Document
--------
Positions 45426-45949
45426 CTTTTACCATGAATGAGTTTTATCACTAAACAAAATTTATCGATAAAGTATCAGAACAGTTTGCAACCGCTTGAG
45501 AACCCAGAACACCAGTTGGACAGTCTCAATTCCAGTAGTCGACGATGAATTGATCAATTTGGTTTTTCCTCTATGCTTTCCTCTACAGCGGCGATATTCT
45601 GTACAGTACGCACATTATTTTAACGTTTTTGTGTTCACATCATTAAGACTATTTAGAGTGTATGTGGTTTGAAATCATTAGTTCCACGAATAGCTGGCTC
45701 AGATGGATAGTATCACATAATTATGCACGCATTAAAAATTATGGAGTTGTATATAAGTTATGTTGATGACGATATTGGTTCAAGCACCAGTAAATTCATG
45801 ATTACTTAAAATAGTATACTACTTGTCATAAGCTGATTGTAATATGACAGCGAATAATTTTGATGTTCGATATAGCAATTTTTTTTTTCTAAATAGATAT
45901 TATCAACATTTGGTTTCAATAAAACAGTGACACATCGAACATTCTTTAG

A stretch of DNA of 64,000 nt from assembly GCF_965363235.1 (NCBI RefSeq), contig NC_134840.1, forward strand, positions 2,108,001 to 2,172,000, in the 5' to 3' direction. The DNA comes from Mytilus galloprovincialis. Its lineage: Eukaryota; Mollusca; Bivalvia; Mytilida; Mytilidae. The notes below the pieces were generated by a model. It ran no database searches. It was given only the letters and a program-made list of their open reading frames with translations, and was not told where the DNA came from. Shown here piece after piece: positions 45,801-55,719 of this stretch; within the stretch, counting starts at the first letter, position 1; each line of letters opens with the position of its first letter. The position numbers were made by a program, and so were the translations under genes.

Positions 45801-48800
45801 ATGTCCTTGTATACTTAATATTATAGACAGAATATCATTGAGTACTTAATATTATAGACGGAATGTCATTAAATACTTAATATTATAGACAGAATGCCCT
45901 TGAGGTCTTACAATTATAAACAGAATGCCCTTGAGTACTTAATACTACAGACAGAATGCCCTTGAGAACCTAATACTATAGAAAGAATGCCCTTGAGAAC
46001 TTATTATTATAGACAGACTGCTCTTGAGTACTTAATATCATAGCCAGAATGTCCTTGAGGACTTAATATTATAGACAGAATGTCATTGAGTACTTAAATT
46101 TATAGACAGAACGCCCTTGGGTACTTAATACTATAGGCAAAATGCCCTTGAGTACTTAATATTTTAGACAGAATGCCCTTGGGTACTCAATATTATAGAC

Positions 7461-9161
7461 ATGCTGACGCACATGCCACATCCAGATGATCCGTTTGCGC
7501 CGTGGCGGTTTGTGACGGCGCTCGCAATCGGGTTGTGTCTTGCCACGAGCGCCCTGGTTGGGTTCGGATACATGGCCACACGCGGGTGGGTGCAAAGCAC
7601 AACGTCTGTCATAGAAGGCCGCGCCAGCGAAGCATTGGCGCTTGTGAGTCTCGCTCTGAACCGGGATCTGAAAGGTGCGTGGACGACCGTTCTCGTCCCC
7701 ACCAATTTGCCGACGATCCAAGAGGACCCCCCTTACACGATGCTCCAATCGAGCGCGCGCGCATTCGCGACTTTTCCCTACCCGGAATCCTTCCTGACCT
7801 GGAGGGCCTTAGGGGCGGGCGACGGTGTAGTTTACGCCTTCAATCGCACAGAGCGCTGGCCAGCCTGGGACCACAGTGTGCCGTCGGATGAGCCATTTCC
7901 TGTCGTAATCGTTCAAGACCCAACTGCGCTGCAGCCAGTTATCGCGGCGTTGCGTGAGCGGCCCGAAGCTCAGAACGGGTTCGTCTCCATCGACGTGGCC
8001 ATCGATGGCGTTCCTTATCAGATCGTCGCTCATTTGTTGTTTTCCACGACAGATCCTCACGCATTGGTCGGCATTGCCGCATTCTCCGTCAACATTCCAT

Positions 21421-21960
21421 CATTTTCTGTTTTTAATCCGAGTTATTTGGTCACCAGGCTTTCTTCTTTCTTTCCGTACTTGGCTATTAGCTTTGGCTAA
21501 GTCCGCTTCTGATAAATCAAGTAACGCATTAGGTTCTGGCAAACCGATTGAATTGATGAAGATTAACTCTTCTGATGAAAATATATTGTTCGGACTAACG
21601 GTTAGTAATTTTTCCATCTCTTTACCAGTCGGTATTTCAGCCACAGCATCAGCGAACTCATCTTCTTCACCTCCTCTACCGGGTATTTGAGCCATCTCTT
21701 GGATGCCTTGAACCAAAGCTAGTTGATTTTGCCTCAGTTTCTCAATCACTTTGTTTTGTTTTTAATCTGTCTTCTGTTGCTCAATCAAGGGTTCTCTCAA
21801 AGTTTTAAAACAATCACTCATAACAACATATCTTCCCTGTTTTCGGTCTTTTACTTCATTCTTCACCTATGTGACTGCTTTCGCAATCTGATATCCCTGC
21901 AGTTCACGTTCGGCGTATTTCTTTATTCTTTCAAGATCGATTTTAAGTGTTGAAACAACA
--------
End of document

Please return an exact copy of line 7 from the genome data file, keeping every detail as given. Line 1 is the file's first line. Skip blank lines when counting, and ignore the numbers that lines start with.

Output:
45901 TATCAACATTTGGTTTCAATAAAACAGTGACACATCGAACATTCTTTAG